Summary: the failure of our own strength.
Peter- Dismay in the Garden
Answer a question for me: How can you go from ‘I will never deny you, I will die for you, to ‘I don’t know him in less than 12 hours?’ That was Peter’s experience on that fateful night. How did it happen? What contributed to such a fall from the one whom Christ had named ‘Rock’? For just a moment listen to Peter:
How could it happen to me? How could I deny him after I promised, unlike the other disciples, I would never leave him? I mean I said I would die for him. How could it have happened to me? You know as a fisherman I look out and look forward to anticipate a coming storm. I put more ballast in the bottom of the boat when a storm is approaching so that we remain stable in the midst of the storm. Why did I not do the same in my life? Why did I not listen when Jesus told me that ‘satan wanted to sift me as wheat?’ I mean, he did not say that he was forbidden or prevented from sifting me. Jesus said that he prayed for me that I would not fall into temptation. I mean I should have listened, but I didn’t. And look what happened?
Do you just think that maybe that was the conversation had with himself, or others after this night recorded for us in each of the gospels? Well let us see what we can learn from this night in the life of Peter.
A few hours earlier Jesus had just celebrated the Passover with his 12 disciples. He had asked Peter to prepare the room and meal for the Passover. Jesus had broken bread and proclaimed that his body would be broken for them. He poured out wine and proclaimed that his blood would be poured out for them and for us. During the meal Jesus took off his outer garment and performed the task of the lowest slave in washing the disciples feet, including Judas, the one of whom he had predicted betrayal. Judas leaves the 12. He goes off into the darkness to betray Christ. Then Christ takes the other 11 to Gethsemane, on the Mount of Olives and leaving 8 of them at the entrance he takes Peter, James and John on into the garden to pray. That is where we pick up the story again in verses 32-42.
Jesus Prays while the Disciples Sleep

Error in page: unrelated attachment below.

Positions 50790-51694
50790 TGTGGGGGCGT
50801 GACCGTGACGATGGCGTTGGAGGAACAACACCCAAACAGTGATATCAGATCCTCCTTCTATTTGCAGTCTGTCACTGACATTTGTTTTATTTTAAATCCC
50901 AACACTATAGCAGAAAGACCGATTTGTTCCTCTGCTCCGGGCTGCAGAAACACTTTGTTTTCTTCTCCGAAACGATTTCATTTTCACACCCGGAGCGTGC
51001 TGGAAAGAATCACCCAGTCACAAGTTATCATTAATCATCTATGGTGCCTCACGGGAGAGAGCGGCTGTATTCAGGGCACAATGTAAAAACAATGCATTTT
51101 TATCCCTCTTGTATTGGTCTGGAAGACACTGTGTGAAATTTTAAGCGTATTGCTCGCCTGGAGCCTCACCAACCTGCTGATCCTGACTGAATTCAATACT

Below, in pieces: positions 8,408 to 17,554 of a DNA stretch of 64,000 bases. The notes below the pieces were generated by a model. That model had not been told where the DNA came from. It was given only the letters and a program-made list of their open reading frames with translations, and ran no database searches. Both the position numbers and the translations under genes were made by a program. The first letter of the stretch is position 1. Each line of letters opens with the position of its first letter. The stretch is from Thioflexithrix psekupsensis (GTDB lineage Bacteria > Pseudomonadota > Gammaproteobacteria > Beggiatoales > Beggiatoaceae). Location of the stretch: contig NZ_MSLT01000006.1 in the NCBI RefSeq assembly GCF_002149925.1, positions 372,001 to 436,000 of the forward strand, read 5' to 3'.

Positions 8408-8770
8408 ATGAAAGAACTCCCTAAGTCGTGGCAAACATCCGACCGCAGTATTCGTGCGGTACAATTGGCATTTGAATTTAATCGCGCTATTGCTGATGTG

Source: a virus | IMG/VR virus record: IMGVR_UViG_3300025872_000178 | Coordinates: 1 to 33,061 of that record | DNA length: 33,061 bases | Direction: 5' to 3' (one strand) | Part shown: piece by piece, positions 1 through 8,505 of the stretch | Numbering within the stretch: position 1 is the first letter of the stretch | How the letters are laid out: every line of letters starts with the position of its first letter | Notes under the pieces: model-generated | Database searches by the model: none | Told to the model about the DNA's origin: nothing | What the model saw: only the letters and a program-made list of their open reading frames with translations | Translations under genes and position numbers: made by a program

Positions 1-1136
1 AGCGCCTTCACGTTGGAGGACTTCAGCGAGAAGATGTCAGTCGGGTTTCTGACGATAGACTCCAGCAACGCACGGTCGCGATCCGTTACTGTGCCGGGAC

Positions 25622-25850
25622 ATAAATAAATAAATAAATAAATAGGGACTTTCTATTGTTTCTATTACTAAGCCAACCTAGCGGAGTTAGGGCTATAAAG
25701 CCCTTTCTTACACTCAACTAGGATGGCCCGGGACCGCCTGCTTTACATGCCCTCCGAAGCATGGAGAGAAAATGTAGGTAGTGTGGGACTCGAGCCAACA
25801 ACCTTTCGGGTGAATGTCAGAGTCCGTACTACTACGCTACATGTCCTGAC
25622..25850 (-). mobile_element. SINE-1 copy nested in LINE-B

Look at verses 32 following. Christ falls down under the weight of the sorrow in his soul at what is to come. He speaks to the disciples (verse34) of the agony, the trouble and the anguish of his soul and he requests that they ‘watch and pray.’ Mark tells us, from Peter’s eyewitness account, that the weight of sorrow upon Christ was so great he physically collapsed in prayer. Christ prays calling God ‘Abba’ (Father) – whereas Jews would use ‘Abinu’(our Father) when addressing God. At this moment in his life Christ desires that intimate personal relationship with His Father. He not only desires it he needs it to face what is to come. He cries out to his Father if there is any other way then let this cup pass from me – and yet he concludes with humble submission and obedience. Genuine obedience is not doing what we want but submitting to the last thing in the world we would do. The prayerful obedience of Christ made the cross possible. When Christ returns he finds the three disciples asleep and yet it is Peter whom he addresses. Why just Peter? Could it be because of his insistence on following Christ even to death? Possibly because Peter is the one Christ has identified as the leader of the 12. Whatever the reason you can hear the disappointment in the voice of Christ as he challenges Peter – read verse 37. You can also hear the urgency in his voice as he warns Peter in verse 38. Yet to no avail – because on two further occasions they are asleep again. On the second occasion they are at least embarrassed enough not to speak – verse 40. Luke tells us that when he came back the third time Peter and the other disciples were ‘exhausted with sorrow.’ On this occasion Jesus speaks ‘Enough! the hour has come.’ The word ‘enough’ there means ‘the bill is settled’ or ‘it is established.’ At the beginning of the gospel Christ had said ‘the time is near’ now he says ‘the hour has arrived.’ They were to watch for the coming of Judas and the soldiers – instead it is Christ anticipates them and hears them coming. He tells them it is time to go for the hour of my death has arrived. Here is the betrayer and the soldiers come to arrest me. Would they go with him? So far and then they will flee and desert him. So that is the account of Gethsemane – but what do we learn from Peter that can benefit us spiritually this morning? Well let me take a few moments to share with you why Peter fell.